Wednesday, July 06, 2011

Wedding Cake Smash

I read this in Dear Abby a couple of weeks ago and it really made an impression on me. I'm reminded of it every time I hear about a wedding.  I totally agree with the writer.

Dear Abby: I’m writing you about a disgusting, rude, and, in my opinion, obscene habit – the bride and groom shoving wedding cake in each other’s faces. The couple are all dressed up in their beautiful finery. They have a wonderful ceremony and a perfect reception table. How rude and insensitive to the person he or she has just promised before God to love, honor and cherish – not to mention disrespectful. What do you think of this “custom,” and do you agree with me? –Faithful Little Rock Reader


Dear Faithful: I do agree with you. The cake in the face custom should have been retired at least 50 years ago. The significance of the “ritual” is extremely demeaning to women. According to the book “Curious Customs” by Tad Tuleja (Stonesong Press, 1987):

“The cake-cutting at modern weddings is a four-step comedic ritual that sustains masculine prerogatives in the very act of supposedly subverting them. …in the first step of the comedy, the groom helps direct the bride’s hand – a symbolic demonstration of male control that was unnecessary in the days of more tractable women.

She accepts this gesture and, as a further proof of submissiveness, performs the second step of the ritual, offering him the first bite of cake, the gustatory equivalent of her body, which he will have the right to ‘partake of’ later. In the third step, the master-servant relationship is temporarily upset, as the bride mischievously pushes the cake into her new husband’s face. …Significantly, this act of revolt is performed in a childish fashion, and the groom is able to endure it without losing face because it ironically demonstrates his superiority: His bride is an imp needing supervision. That the bride herself accepts this view of this is demonstrated in the ritual’s final step, in which she wipes the goo apologetically from his face.

This brings the play back to the beginning, as she is once again obedient to his wiser judgment. Thus, the entire tableau may be seen as a dramatization of the tensions in favor of the dominance of the male."

8 comments:

Huntress said...

I made one request for my daughter's wedding: Do not shove cake in each other's face.

They complied. But the funniest part of the wedding occurred at that time. A piece of the cake crumbled and fell down my daughter’s bodice. My son-in-law smirked and started to reach in after it.
I have the photos. Hilarious.

Name: Luana Krause said...

Huntress: Funny! It's so ironic that the most sacred moment in one's life (weddings) can be the funniest, too. LOL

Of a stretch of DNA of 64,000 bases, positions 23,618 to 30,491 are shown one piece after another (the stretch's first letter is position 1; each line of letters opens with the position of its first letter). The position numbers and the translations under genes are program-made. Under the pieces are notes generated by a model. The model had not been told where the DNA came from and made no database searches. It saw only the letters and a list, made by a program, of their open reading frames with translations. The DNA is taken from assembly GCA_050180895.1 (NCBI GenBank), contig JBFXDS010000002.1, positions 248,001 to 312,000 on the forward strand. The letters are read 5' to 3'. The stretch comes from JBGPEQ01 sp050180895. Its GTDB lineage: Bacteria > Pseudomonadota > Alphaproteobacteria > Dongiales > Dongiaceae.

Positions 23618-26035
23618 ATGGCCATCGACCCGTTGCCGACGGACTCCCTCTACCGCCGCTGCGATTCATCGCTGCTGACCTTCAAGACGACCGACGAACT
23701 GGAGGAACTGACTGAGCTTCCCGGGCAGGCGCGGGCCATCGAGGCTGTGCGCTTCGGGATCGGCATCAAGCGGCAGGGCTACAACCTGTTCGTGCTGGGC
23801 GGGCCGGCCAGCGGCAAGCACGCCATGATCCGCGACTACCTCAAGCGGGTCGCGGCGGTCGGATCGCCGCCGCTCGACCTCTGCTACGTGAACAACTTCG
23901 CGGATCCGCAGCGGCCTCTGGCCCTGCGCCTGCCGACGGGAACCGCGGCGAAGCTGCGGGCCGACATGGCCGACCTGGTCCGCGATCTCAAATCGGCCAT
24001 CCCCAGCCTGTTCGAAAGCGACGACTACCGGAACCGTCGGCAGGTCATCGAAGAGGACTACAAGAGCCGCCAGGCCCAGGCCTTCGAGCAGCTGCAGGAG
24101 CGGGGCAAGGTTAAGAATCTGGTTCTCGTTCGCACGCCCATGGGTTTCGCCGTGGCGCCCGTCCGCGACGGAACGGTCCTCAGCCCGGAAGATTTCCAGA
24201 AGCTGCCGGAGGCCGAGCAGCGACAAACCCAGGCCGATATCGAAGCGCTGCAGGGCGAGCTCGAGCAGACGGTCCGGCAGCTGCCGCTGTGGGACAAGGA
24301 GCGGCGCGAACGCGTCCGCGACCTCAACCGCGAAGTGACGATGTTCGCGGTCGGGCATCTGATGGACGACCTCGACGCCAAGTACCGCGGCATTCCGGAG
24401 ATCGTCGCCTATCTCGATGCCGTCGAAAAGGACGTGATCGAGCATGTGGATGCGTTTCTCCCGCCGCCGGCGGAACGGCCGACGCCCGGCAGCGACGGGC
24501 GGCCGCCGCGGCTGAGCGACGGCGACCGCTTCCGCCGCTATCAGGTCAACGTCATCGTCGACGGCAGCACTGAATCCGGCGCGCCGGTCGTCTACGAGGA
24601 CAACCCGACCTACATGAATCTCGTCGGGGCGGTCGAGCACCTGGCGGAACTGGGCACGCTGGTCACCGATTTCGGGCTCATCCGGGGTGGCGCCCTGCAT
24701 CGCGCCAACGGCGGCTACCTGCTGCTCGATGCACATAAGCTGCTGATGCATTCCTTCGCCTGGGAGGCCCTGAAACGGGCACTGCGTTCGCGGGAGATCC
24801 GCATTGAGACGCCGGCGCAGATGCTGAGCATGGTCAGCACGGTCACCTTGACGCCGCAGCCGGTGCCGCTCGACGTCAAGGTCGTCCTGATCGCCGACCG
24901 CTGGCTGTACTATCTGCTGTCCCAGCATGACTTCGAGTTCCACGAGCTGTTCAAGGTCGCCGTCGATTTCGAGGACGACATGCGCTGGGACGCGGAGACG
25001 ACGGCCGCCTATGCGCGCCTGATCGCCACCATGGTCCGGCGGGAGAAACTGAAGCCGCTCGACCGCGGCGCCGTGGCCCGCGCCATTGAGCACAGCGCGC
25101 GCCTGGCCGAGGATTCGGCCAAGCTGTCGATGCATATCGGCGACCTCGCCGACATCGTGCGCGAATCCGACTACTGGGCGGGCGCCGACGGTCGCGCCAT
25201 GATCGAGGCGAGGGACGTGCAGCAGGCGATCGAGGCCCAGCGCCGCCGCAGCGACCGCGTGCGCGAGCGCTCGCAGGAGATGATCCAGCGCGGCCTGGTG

Nome said...

SO many things in modern weddings are still about making light of an emotional tense and special day. I think so much of the 'man as head of household' symbolism is still good and well. The woman walks up to him, she is dressed like a gift, in bows and under a veil. The parents 'giving her away' like she is livestock...anyway, I'm sure you know what I mean. Weddings can be so boring, I'm happy for anything to break the monotony.

li said...

I've always thought that was a really silly/disrespectful custom. I guess I'm a bit of a prude that way, but fortunately my husband felt the same way so we just cut the cake, each had a bite, and went on with the show. I'm all for fun and a good time, but I guess I always considered cutting the cake as a part of the ceremony. Cake stuffing can be done later, along with performing "YMCA" and throwing up in the bushes.

Name: Luana Krause said...

Nome:
I'm not really against all wedding the traditions, but I cringe when I think of ruining a dress and tux with messy wedding cake. I respect the clothes too much. But that's just me.

I'm also not a fan of throwing the bouquet and the garter belt ritual. And don't get me started on bachelor and bachelorette parties.

Name: Luana Krause said...

Huntress: Sounds like your wedding was beautiful and a lot of fun. That's what it's all about.

anthony stemke said...

I just want to say, all that other stuff aside, shoving cake into faces while dressed nice is ridiculous (except for the cake falling into the bodice).
If it is so important, why can't it be smaller, more manageable samples of cake?

Name: Luana Krause said...

Anthony: I'm the kind of person that if I get a stain on my clothes when I'm eating, I stop and clean it off with bar soap and cold water. If it's too bad, I change clothes. I hate wearing stained clothes (unless I'm camping, fishing or exercising). Call me weird.